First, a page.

Other highlights from Grouper Moon 2012:
- To raise awareness about the importance of spawning aggregations and the iconic Nassau grouper, we hosted documentary crews and underwater photographers to help capture the magical scenes of spawning and document our research. Dr. Guy Harvey, famed marine artist, is putting the finishing touches on "Mystery of the Grouper Moon", an hour-long show that will air later this year. A crew from the PBS series "Changing Seas" is producing an episode about the conservation impacts of our research. Paul Humann, REEF co-founder and marine life photographer, was on hand to document REEF's work in this important project. And Jim Hellemn brought his custom camera rig to generate wide-angle panorama images of the aggregation. These will be used to "immerse" the viewer into the aggregation at public displays.
- On spawning nights, samples of fertilized eggs were collected to use in future genetic work, to better understand spawning patterns and inter-conectedness between Nassau grouper populations throughout the Caribbean.
- Cynthia Shaw, author of the book "Grouper Moon", joined the REEF team both in the field and in the classroom this year. As a scientific illustrator, Cindy lent her expertise to helping document the details of juvenile Nassau gropuer habitat and led our Cayman Prep classrooms in drawning Nassau grouper. Cindy's book is now available in the REEF online store here.
- Research findings from the project, describing the timing and behavior of color phases on spawning in Nassau grouper, was published in a recent issue of the scientific journal Current Zoology. You can read this paper online here.
- A short compilation of underwater footage from the spawning aggregation is posted on YouTube here.
This year's effort came on the heals of the 11th hour extension of protections for the spawning aggregations in the Cayman Islands. An 8-year ban that prohibits fishing at the aggregation sites during the reproductive season, originally implemented in 2003, was extended for eight more years in December 2011. The extension, enacted by the Marine Conservation Board, was in response to recommendations made by the CIDOE based on research findings of the Grouper Moon Project, showing that full protections during spawning season are critical to the long-term survival of this iconic species in the Cayman Islands. The Cayman Ministry may soon review a package of more thorough legislation that would enact seasonal closures for Nassau grouper during reproductive time (rather than only protecting the few spots on the map of known spawning sites).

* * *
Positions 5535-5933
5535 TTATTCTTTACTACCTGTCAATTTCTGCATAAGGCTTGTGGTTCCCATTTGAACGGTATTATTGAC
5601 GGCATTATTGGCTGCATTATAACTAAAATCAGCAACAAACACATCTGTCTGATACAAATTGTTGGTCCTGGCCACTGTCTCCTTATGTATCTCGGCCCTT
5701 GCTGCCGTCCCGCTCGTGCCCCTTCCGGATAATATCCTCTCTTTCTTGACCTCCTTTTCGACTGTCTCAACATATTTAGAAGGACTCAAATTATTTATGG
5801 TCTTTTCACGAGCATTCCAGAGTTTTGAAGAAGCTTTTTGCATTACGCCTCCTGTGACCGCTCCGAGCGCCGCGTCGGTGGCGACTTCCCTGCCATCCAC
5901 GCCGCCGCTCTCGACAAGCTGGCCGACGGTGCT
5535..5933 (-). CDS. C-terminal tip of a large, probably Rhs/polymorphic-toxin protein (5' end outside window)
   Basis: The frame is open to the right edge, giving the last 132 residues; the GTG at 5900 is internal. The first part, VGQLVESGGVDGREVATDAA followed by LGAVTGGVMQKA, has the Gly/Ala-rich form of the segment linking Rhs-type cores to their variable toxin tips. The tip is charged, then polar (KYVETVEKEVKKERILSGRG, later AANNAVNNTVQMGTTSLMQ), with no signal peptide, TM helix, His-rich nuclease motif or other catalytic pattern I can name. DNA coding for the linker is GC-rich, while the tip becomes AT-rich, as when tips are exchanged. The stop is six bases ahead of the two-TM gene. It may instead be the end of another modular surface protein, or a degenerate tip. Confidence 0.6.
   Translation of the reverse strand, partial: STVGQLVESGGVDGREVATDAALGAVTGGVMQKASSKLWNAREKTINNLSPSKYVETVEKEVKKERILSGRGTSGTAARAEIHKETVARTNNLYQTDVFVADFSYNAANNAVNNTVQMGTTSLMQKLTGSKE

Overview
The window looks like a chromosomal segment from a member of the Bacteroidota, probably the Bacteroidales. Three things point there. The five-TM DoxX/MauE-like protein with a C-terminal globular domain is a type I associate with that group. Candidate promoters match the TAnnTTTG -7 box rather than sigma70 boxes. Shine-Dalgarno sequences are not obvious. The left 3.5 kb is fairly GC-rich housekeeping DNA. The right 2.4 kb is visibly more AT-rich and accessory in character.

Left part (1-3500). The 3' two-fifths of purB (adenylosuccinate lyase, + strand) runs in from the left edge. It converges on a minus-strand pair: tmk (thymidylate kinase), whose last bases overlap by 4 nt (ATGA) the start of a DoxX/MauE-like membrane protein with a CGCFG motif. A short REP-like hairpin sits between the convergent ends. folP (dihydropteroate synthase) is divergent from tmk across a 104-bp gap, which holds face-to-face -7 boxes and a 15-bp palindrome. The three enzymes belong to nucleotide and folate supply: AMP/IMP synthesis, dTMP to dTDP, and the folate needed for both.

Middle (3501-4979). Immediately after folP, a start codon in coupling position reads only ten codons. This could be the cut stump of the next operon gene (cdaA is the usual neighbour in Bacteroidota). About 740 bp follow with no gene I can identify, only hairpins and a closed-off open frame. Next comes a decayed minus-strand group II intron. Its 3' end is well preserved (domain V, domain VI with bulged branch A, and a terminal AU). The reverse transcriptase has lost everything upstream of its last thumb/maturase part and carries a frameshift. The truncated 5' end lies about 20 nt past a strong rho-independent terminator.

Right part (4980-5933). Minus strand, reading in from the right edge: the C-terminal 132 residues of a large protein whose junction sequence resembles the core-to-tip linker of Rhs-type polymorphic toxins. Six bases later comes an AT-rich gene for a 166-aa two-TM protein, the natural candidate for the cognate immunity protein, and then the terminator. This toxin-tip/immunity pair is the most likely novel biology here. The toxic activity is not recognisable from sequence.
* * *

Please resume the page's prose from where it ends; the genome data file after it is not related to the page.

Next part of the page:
Many Thanks! The Grouper Moon Project wouldn’t be possible without the dedication, passion, and financial support from many individuals, Cayman Island businesses, and foundations. It truly takes a village to pull off this conservation research project. Visit the Grouper Moon page to see the full list - http://www.REEF.org//groupermoonproject. If you would like to support this important marine conservation program, please donate to REEF - https://www.reef.org/contribute.